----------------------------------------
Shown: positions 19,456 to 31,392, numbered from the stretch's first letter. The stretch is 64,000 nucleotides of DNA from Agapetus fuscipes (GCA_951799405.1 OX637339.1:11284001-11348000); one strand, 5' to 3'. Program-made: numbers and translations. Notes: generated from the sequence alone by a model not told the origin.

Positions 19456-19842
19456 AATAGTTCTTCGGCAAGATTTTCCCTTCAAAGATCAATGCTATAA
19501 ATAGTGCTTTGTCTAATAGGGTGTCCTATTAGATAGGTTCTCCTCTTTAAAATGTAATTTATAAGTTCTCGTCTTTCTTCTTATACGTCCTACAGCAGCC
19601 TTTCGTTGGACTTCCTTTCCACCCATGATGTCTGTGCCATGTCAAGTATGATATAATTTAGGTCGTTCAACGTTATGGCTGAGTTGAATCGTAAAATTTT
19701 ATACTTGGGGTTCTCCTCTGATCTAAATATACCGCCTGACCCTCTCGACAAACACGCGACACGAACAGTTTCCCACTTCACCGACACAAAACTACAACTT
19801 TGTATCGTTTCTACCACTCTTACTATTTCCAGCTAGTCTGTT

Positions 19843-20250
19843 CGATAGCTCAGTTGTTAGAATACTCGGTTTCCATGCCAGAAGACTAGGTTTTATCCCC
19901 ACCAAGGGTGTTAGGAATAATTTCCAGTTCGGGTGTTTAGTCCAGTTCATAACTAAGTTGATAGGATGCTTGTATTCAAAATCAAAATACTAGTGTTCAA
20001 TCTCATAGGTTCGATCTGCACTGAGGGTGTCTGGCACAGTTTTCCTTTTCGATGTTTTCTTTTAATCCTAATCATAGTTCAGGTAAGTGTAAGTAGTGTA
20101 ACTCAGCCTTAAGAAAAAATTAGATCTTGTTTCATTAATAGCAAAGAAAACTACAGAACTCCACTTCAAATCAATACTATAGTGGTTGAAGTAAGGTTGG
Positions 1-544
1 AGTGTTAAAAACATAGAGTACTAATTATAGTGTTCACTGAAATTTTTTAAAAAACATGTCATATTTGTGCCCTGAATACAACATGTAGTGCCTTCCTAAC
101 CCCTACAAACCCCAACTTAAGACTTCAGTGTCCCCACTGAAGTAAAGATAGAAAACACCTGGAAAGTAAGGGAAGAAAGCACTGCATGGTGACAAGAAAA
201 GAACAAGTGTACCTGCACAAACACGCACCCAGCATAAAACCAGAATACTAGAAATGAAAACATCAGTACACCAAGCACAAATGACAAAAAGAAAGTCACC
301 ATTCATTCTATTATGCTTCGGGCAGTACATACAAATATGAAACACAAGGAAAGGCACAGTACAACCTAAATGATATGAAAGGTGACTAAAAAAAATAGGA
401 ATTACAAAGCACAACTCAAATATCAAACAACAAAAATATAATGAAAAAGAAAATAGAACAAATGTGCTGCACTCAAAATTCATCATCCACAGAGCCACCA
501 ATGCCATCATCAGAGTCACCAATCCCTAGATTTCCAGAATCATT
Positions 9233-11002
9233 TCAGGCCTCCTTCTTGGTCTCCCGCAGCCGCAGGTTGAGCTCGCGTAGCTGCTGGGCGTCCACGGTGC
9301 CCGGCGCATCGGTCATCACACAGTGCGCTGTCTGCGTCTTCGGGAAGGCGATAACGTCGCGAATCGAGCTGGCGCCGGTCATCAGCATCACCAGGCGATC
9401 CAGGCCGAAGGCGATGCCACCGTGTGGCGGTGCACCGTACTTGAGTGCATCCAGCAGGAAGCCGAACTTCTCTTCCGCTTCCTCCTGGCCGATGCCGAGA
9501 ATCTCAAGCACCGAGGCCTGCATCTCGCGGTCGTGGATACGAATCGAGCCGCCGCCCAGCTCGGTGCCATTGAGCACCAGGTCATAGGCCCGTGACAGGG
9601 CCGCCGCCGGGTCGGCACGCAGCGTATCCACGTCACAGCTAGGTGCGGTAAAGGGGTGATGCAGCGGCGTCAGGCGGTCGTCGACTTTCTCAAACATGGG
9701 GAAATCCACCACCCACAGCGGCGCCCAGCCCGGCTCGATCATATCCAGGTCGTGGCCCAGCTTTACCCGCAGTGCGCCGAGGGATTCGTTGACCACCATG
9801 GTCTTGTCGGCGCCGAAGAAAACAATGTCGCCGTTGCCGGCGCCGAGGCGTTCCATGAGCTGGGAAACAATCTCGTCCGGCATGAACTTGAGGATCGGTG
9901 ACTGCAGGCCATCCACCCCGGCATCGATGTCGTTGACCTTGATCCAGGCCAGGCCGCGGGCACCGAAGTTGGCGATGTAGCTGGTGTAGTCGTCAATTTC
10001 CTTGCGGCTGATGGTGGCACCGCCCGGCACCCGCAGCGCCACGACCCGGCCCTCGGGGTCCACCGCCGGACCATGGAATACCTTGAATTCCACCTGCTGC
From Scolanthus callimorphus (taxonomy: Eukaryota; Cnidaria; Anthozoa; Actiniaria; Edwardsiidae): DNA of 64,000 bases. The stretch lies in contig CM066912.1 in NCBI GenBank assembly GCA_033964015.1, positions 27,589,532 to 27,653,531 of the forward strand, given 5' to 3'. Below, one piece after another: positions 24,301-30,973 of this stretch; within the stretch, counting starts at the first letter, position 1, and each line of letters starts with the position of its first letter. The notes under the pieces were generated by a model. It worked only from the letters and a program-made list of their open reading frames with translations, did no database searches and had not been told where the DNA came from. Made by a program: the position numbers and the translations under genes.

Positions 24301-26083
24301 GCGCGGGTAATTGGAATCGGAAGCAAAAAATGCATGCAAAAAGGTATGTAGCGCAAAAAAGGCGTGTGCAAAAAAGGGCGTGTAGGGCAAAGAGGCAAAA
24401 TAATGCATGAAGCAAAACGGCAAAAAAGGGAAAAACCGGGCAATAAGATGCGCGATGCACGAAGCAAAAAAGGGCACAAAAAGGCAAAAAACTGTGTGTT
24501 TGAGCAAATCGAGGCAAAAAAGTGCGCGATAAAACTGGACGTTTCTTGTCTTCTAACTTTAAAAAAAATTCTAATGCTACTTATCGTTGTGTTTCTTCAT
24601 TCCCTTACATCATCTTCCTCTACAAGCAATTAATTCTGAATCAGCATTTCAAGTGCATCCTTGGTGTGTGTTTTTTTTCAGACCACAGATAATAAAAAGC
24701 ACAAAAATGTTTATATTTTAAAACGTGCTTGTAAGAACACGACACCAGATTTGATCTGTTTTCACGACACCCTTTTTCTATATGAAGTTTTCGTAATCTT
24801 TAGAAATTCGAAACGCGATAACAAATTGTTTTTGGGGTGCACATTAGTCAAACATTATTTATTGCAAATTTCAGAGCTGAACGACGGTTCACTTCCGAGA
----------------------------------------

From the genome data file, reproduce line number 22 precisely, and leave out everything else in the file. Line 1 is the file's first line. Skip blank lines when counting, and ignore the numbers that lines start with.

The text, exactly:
9301 CCGGCGCATCGGTCATCACACAGTGCGCTGTCTGCGTCTTCGGGAAGGCGATAACGTCGCGAATCGAGCTGGCGCCGGTCATCAGCATCACCAGGCGATC